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Are you open for business? Why not check, you could be surprised

A small jewellery store recently discovered that, according to Google, it had closed. The situation reminds COLEBY NICHOLSON of Monty Python’s ‘Not dead yet’ sketch.

We came across an interesting problem recently when a storeowner contacted us to renew her magazine subscription. In order to verify that we had the most up-to-date information, we noticed that a Google search indicated the store was ‘permanently closed’.

It was a shock to the storeowner who didn’t realise that consumers were being informing that her jewellery store no longer operated.

And let’s face it; if Google says you are closed then you’re closed, right?

It reminds me of the ‘Not dead yet’ scene in Monty Python and the Holy Grail; where two men debate whether a third man is dead even though he’s telling them he’s not, “I feel fine, I feel happy. I think I'll go for a walk,” the man retorts while they still argue about him being dead.

These days most retailers are active on social media engaging with existing customers on Facebook but many fail to monitor the basics of SEO - being found by new customers. How professional is your Google listing and where do you rank? I searched another jeweller and Google advises that my colleague’s store is inside a chemist!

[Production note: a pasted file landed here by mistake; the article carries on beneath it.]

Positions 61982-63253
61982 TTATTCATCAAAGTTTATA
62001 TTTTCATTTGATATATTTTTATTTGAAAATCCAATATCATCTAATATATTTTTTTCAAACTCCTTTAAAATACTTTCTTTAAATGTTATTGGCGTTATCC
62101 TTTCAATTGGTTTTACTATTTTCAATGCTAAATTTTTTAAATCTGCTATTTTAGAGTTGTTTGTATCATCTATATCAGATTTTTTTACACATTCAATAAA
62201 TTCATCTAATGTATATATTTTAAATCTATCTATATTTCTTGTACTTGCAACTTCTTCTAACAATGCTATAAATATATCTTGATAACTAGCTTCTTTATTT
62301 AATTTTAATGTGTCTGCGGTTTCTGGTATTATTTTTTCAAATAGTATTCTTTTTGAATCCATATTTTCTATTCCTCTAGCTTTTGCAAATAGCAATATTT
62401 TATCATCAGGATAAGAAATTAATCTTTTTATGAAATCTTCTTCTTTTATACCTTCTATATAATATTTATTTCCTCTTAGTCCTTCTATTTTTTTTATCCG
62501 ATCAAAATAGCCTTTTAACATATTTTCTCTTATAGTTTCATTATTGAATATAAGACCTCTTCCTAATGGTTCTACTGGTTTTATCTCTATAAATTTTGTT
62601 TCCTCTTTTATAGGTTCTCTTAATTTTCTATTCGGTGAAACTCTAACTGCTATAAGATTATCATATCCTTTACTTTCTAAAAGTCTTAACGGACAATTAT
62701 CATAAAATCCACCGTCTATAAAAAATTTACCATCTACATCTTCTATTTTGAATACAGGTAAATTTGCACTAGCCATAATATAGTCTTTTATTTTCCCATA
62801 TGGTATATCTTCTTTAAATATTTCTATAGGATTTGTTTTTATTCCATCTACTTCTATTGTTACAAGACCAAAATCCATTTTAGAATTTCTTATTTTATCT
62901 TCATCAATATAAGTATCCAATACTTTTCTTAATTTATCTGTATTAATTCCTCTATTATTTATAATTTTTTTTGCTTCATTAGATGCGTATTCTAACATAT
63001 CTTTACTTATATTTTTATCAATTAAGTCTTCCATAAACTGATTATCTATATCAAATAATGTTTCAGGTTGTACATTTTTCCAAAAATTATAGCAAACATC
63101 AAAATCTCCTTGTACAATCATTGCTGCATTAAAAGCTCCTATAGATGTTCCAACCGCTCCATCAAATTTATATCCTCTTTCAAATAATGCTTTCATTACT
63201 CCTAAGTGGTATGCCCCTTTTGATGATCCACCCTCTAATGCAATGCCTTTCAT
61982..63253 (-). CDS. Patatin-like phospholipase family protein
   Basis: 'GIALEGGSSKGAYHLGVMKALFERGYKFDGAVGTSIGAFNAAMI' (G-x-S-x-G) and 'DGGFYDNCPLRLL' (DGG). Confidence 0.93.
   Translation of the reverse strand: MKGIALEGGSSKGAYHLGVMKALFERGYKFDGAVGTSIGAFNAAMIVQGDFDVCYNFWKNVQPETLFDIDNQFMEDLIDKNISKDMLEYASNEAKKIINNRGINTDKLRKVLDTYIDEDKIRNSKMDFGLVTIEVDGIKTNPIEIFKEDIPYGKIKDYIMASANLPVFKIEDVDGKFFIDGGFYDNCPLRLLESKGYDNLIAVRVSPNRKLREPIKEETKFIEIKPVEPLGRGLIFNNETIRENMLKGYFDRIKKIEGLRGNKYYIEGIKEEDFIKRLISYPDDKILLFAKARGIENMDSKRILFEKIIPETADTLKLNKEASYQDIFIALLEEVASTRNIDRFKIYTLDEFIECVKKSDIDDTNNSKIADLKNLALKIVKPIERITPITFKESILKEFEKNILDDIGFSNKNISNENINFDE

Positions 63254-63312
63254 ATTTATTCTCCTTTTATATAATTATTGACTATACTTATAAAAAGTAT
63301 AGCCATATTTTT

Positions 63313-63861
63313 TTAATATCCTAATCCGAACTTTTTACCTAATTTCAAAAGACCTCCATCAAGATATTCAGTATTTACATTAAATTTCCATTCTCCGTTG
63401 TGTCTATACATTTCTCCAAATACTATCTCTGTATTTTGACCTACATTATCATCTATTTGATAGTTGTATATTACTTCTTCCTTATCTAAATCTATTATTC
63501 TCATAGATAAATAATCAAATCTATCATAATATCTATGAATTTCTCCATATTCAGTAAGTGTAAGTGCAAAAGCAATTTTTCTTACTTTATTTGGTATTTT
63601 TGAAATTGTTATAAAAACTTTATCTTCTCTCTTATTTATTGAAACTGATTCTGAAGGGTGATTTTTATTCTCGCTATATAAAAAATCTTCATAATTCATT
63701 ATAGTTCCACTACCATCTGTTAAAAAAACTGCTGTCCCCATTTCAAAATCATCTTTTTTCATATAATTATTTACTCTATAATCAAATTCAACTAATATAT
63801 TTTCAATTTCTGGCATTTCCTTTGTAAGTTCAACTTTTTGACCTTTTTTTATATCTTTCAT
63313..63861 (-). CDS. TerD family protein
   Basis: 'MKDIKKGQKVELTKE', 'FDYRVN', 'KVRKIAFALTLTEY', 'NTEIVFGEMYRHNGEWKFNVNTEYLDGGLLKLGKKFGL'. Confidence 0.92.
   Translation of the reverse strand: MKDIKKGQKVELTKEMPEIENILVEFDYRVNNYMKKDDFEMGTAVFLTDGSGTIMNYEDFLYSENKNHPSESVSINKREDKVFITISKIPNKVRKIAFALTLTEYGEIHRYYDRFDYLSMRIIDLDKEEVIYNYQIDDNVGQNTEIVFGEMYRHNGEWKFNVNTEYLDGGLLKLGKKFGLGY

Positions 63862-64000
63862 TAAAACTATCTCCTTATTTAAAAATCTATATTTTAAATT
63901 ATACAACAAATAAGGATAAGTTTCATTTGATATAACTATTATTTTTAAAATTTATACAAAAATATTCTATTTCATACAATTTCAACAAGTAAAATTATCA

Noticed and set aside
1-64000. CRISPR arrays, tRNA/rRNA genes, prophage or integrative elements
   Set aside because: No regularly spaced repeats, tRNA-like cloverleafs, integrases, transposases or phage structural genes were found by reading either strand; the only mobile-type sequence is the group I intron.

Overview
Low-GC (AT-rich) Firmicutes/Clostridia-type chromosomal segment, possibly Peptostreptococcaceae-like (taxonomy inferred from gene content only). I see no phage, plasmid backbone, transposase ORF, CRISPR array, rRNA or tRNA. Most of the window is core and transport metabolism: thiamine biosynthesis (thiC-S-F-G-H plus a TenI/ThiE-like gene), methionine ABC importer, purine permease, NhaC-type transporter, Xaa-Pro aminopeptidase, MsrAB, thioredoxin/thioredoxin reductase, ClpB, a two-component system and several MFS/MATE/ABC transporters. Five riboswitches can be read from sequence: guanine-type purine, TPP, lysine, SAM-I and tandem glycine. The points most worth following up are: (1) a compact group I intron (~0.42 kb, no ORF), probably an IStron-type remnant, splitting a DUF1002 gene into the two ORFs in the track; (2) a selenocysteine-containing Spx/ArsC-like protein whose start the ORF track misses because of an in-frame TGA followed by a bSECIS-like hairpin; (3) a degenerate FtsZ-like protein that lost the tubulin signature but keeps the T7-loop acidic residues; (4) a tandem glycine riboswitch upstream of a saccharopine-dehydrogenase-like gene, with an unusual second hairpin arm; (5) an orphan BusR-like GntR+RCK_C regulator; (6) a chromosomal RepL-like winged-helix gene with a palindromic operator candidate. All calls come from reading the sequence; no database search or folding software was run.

In fact, when was the last time you searched yourself; what if Google has ‘closed’ your business?

Like most people, the affected storeowner didn’t realise that consumers can report a business closure to Google and worse, the ‘permanently closed’ notification can’t be missed given it appears in a large red banner. You are closed even when you are open!

This can obviously be a problem for customers, especially younger people who don’t know life without the internet; everything on the web is true.

I got a good insight into how Google affects everyday thinking a few years ago when one of my Gen Y staff members told me someone didn’t exist because he “couldn’t find them on Google”.

I had briefed the journalist to contact someone for a story in another magazine only to be told a few days later that there were no comments. At first I thought he meant the person didn’t want to be quoted for the story so I asked, "Did he say anything?"